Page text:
LILLIAN CROOK: WildDakotaWoman — Got That Darned Garage Sale Out Of The Way!

Finally, that darned garage sale is finished! My sister, Beckie, and I pulled it off Saturday, in my driveway.

Since we both had perennials for sale, I figured why not? Just when I figured the whole exercise was a waste, someone would drive up and buy stuff. We did best selling our plants. Had I charged for garden tours, I would have cleaned up!

People were very kind in their admiration for the front yard. Late this summer, we will have a perennial-only sale in her driveway. Watch for notices on that.

After assisting with setup, both Jim and Beckie went back to their chores (well, Jim went fishing, so I’m not sure that counts as a “chore”). I managed to multitask, and while I kept an eye on the driveway, I got my impatiens planted.

I put in a small handful of bone meal with each plant and they thrive. \It is so nice to have the bright pops of color here and there in the midst of the hosta/rock garden.

My garden has 114 varieties of hosta. Between Beckie and I, we have 220 varieties of daylily. We belong to the Central Dakota Daylily Society and have built our collection over many years of gardening.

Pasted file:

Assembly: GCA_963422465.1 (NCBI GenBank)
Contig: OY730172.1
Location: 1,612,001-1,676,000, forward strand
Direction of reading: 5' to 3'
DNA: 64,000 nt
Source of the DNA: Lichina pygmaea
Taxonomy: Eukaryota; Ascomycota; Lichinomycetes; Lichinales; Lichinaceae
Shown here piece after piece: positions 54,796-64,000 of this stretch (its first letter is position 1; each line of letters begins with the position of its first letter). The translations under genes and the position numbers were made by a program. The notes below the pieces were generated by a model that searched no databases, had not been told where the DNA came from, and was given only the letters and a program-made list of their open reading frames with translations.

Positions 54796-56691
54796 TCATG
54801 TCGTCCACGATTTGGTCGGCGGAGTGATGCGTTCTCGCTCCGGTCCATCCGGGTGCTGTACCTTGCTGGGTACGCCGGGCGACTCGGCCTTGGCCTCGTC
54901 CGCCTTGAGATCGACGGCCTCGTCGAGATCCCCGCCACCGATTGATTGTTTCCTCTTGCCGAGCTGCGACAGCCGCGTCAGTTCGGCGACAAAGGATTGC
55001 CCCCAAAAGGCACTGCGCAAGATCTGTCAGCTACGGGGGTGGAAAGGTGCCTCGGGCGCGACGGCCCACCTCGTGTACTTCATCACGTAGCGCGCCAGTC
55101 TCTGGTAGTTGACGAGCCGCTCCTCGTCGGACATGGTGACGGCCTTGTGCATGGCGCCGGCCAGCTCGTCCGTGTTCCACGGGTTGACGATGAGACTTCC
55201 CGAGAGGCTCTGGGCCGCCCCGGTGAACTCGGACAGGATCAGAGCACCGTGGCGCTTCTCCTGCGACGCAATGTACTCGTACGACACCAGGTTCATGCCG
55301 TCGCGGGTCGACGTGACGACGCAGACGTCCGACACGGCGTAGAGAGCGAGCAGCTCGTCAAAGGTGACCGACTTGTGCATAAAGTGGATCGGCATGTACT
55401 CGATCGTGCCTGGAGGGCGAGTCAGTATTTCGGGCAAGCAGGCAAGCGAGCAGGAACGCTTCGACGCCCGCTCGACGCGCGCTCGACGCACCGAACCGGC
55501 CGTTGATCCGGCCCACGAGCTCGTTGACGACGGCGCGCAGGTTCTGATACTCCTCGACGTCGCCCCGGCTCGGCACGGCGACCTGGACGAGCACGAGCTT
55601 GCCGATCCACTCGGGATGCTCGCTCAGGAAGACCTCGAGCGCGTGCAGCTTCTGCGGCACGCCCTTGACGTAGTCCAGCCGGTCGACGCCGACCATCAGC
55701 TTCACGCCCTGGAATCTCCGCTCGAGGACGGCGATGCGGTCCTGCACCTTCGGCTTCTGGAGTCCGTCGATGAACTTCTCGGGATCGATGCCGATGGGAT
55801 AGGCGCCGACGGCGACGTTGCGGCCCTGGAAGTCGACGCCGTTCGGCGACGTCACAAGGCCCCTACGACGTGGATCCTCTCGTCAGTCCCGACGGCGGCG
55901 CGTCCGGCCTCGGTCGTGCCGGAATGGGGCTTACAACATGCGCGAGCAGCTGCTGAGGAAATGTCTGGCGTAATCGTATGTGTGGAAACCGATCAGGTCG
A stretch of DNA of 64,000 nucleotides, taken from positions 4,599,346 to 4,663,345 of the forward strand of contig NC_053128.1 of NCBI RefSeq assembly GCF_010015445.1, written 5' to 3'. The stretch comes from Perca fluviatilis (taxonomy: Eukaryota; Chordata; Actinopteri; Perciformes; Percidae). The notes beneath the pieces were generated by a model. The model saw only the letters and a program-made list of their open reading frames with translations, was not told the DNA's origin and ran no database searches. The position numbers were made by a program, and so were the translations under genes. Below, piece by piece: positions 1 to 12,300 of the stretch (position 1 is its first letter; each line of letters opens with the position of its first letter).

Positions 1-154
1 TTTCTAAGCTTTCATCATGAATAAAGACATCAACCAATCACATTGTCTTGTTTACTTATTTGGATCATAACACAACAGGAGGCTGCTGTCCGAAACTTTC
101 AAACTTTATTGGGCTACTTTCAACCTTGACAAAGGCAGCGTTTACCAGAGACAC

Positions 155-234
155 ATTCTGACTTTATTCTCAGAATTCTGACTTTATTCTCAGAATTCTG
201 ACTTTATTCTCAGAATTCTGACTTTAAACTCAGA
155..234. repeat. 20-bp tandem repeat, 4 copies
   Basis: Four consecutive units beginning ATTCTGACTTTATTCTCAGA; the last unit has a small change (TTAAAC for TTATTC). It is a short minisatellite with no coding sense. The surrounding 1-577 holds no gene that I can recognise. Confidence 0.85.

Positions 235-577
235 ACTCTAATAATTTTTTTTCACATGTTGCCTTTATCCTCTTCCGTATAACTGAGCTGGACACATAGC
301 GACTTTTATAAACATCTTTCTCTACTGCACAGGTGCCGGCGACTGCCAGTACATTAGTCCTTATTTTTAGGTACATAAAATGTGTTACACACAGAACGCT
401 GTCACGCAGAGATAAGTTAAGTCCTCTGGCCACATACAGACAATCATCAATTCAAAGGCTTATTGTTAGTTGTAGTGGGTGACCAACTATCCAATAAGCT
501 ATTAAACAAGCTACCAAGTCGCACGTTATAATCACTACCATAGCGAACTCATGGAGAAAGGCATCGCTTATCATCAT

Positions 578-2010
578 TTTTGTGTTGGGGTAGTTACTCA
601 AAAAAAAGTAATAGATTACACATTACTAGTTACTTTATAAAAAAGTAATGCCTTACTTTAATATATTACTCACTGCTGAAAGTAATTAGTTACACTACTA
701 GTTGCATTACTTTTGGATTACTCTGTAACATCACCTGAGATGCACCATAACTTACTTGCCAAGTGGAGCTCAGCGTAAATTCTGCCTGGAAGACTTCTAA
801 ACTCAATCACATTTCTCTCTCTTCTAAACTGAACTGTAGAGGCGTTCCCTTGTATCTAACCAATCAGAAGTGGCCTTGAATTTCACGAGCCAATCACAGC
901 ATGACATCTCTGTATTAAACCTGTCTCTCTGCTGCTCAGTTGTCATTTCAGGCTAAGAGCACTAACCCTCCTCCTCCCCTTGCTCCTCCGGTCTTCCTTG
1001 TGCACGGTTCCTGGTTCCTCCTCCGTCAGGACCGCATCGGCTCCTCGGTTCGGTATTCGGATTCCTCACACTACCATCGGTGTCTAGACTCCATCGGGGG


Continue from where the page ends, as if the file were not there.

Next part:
Today, life gets back to normal. I can hang out in the backyard, planting the last of the annuals there. Well, that is, until I make another run at an area plant store.  I have a little jingle in my pocket after the garage sale, and I will reward myself with more beauty for the yard.  Then, to the bank with the balance.

LILLIAN CROOK: WildDakotaWoman — Gardening In North Dakota In May

So here we are. Gardening in North Dakota. Not for sissies.

The weather has changed. Again. Frost warnings. I’ve taken in some of the patio pots.

It’s a drag, but it is what we must do. Too much invested in these plants, after all. It’ll just be a couple of days, and we’ll be back to normal.

The columbine have begun to bloom. There will be more.

And I just love the tiny lime green shoots that the globe blue spruce send out this time of year.

This cold snap will pass in a couple of days, and then it’ll be time for me to put out my annual seedlings. Remember, I’m the more cautious gardener of this household. Then, besides the constant pulling of weeds and dead-heading, it will be time to enjoy the beauty and wait for the vegetables.

LILLIAN CROOK: WildDakotaWoman — Busy Times At Red Oak House

It is such a busy time at Red Oak House. So much is happening in the garden.  More on that later.